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  • News in Brief

    Dark matter particles elude scientists in the biggest search of its kind

    The largest particle detector of its kind has failed to turn up any hints of dark matter, despite searching for about a year.

    Known as XENON1T, the experiment is designed to detect elusive dark matter particles, which are thought to make up most of the matter in the cosmos. Physicists don’t know what dark matter is. One of the most popular explanations is a particle called a WIMP, short...

    05/28/2018 - 05:00 Particle Physics
  • News

    The inside of a proton endures more pressure than anything else we’ve seen

    Pity the protons: Those little particles are under a lot of pressure. Protons’ innards are squeezed harder than any other substance we have measured, a new study finds.

    “It’s really the highest pressure we have ever seen,” says physicist Volker Burkert, a coauthor of the study, published in the May 17 Nature. Protons break the pressure record set by neutron stars, the incredibly dense...

    05/16/2018 - 13:18 Particle Physics
  • News in Brief

    The proton’s weak side is just as feeble as physicists thought

    Protons are no one-trick ponies. Although famous for their positive electric charge, the particles also carry an analogous, lesser-known charge, called the weak charge. Now, physicists have made the most precise measurement of the proton’s underdog attribute, members of the Q-weak experiment report in the May 10 Nature.

    The weak charge dictates how the proton responds to the weak nuclear...

    05/09/2018 - 13:00 Particle Physics
  • Letters to the Editor

    Readers puzzled by particle physics and a papal decree

    Particle particulars

    Physicists are ramping up their search for neutrinoless double beta decay, which could help explain why there is more matter in the universe than antimatter, Emily Conover reported in “The quest to identify the nature of the neutrino’s alter ego is heating up” (SN: 3/17/18, p. 14).

    Reader F L Stiles wondered how this decay could explain a surplus of matter. “It...

    05/02/2018 - 07:00 Particle Physics, Genetics
  • News

    The search for mysterious dark matter underdogs steps up

    Scientists playing peekaboo with dark matter have entered a new stage of the game.

    For the first time, physicists are snooping on some of the likeliest hiding places for hypothetical subatomic particles called axions, which could make up dark matter. So far, no traces of the particles have been found, scientists with the Axion Dark Matter Experiment, ADMX, report April 9 in Physical...

    04/09/2018 - 11:00 Particle Physics, Cosmology
  • News

    Dark matter is MIA in this strange galaxy

    MISSING: Dark matter.

    Mass: About 60 billion suns’ worth.

    Location: The galaxy NGC1052–DF2, about 65 million light-years from Earth.

    An unusual galaxy is surprisingly lacking in dark matter, scientists report March 28 in Nature.

    In typical galaxies, normal matter is swamped by dark matter, an unidentified invisible substance that makes up most of the matter in the...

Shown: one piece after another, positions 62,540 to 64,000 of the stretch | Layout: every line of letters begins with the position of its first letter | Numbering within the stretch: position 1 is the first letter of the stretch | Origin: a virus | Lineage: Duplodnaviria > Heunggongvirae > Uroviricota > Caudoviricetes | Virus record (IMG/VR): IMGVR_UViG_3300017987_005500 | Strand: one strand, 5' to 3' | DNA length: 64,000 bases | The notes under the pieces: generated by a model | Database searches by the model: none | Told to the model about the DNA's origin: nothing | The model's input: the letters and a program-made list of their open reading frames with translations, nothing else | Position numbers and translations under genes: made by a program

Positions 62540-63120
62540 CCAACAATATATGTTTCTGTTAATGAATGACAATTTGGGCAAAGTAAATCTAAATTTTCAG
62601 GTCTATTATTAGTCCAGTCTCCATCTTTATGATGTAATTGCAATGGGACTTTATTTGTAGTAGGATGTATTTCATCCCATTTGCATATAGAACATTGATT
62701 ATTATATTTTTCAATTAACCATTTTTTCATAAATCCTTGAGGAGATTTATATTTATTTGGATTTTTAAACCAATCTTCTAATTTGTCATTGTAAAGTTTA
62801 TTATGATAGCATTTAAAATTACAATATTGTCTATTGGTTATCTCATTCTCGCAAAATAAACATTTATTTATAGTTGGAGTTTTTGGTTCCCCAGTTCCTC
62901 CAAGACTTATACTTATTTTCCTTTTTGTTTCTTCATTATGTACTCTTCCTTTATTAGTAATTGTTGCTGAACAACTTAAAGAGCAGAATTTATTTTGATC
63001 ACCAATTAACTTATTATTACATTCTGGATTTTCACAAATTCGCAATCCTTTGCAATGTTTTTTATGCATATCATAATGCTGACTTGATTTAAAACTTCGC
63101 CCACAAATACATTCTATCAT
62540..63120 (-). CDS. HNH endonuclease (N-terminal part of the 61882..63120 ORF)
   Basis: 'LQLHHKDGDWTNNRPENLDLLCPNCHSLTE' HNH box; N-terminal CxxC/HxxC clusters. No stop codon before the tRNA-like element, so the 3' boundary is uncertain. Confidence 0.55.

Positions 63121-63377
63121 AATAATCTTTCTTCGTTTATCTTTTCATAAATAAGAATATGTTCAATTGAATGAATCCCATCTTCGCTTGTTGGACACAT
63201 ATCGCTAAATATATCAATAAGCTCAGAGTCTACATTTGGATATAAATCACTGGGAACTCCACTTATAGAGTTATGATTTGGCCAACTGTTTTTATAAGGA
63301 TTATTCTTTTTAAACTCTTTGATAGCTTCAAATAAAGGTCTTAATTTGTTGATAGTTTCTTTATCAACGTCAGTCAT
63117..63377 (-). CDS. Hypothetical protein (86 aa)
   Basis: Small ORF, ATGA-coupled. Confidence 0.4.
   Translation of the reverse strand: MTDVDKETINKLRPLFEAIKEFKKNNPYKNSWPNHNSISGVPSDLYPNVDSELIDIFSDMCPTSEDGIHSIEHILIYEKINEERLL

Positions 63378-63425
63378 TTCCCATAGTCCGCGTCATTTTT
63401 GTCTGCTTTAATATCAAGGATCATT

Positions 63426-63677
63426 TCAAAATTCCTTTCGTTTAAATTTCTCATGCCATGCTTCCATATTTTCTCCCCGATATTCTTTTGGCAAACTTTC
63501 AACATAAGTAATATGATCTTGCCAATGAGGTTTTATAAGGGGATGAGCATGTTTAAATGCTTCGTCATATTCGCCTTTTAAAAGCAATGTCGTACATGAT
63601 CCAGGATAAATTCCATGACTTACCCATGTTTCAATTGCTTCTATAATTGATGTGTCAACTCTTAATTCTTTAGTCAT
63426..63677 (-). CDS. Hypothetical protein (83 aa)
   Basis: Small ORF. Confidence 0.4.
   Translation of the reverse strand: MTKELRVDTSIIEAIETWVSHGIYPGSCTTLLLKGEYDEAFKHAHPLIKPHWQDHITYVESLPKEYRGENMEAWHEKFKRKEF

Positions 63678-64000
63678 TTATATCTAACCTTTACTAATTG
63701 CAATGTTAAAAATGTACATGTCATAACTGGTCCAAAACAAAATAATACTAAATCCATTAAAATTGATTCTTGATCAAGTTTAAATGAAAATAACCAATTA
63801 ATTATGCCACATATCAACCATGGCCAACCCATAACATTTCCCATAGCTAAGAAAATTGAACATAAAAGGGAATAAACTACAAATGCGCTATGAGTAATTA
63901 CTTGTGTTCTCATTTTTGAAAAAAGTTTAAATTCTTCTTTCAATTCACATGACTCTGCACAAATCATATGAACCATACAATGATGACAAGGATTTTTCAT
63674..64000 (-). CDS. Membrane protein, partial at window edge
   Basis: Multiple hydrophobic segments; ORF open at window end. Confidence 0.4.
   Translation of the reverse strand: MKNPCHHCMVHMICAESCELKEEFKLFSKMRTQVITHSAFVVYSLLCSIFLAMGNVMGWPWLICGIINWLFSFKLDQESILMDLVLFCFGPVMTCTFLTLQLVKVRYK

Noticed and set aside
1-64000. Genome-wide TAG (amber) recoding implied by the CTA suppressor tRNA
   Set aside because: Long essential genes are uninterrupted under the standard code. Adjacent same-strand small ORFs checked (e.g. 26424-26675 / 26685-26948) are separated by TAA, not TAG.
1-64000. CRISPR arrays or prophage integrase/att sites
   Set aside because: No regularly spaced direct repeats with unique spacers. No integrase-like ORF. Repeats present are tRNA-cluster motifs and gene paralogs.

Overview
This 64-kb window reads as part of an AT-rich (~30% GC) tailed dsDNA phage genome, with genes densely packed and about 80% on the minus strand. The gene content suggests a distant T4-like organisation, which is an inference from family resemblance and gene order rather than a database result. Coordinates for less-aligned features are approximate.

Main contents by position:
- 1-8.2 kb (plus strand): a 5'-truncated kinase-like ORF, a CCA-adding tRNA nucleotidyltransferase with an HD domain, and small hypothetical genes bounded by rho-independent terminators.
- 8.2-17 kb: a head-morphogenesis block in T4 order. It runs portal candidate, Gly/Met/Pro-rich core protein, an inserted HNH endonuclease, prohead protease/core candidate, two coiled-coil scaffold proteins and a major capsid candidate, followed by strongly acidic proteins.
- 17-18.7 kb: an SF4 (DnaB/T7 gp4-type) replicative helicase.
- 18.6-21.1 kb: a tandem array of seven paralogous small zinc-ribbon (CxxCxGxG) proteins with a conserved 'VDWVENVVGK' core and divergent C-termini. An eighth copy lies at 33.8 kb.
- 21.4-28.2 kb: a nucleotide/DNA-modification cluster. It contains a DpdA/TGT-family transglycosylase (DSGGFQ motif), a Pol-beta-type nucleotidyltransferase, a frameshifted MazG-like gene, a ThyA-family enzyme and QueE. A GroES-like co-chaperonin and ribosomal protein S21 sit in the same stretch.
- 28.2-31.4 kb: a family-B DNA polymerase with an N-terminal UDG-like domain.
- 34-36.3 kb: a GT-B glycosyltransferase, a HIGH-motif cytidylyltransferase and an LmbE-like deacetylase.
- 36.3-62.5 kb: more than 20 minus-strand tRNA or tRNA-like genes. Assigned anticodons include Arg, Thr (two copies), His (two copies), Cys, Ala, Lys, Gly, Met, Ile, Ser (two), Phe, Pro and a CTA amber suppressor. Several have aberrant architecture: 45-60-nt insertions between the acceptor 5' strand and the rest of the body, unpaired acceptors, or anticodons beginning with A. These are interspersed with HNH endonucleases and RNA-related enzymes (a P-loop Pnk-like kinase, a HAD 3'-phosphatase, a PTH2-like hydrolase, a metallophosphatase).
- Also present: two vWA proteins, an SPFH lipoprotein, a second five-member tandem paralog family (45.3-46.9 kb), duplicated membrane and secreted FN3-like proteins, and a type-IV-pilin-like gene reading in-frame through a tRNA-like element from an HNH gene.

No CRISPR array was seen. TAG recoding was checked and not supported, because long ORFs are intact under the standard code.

03/28/2018 - 13:00 Astronomy, Particle Physics, Cosmology
  • Letters to the Editor

    Readers muse about memory, magnetic monopoles and more

    Memory lane

    Inspired by flatworm memory experiments from the 1950s, researchers are on the hunt for the elusive engram — the physical mark that a memory leaves on the brain — Laura Sanders reported in “Somewhere in the brain is a storage device for memories” (SN: 2/3/18, p. 22).

    Readers flooded Science News with their thoughts and questions on the topic.

    Elizabeth Elliott...

    03/09/2018 - 10:20 Neuroscience, Animals, Particle Physics
  • News

    The quest to identify the nature of the neutrino’s alter ego is heating up

    Galaxies, stars, planets and life, all are formed from one essential substance: matter.

    But the abundance of matter is one of the biggest unsolved mysteries of physics. The Big Bang, 13.8 billion years ago, spawned equal amounts of matter and its bizarro twin, antimatter. Matter and antimatter partners annihilate when they meet, so an even stephen universe would have ended up full of...

    02/26/2018 - 07:00 Particle Physics
  • News

    Universes with no weak force might still have stars and life

    Not all fundamental forces are created equal. An alternate universe that lacks the weak nuclear force — one of the four fundamental forces that govern all matter in our universe — could still form galaxies, stars, planets and perhaps life, according to calculations published online January 18 at arXiv.org.

    Scientists have long thought that our universe wouldn’t exist, or at least wouldn’...

    01/30/2018 - 07:00 Astronomy, Cosmology, Particle Physics
  • News

    Clumps of dark matter could be lurking undetected in our galaxy

    Clumps of dark matter may be sailing through the Milky Way and other galaxies.

    Typically thought to form featureless blobs surrounding entire galaxies, dark matter could also collapse into smaller clumps — similar to normal matter condensing into stars and planets — a new study proposes. Thousands of collapsed dark clumps could constitute 10 percent of the Milky Way’s dark matter,...

    01/26/2018 - 09:00 Particle Physics, Cosmology